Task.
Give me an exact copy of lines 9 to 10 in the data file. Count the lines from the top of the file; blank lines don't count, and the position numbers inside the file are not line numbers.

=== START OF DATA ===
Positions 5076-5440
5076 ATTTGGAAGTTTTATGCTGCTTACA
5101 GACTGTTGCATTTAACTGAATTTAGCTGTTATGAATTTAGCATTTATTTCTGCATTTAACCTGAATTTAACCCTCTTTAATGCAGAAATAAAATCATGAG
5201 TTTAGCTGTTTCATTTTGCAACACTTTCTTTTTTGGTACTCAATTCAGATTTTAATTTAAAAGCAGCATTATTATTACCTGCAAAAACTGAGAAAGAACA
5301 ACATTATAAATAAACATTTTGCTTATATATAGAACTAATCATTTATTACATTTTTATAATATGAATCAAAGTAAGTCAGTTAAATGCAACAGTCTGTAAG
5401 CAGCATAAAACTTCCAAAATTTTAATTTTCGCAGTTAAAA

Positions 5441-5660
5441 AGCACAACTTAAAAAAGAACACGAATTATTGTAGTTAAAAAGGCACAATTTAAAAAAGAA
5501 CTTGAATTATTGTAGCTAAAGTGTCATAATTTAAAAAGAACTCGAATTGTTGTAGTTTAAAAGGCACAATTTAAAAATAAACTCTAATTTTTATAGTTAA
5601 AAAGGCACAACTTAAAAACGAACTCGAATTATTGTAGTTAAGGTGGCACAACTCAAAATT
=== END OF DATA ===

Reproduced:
5501 CTTGAATTATTGTAGCTAAAGTGTCATAATTTAAAAAGAACTCGAATTGTTGTAGTTTAAAAGGCACAATTTAAAAATAAACTCTAATTTTTATAGTTAA
5601 AAAGGCACAACTTAAAAACGAACTCGAATTATTGTAGTTAAGGTGGCACAACTCAAAATT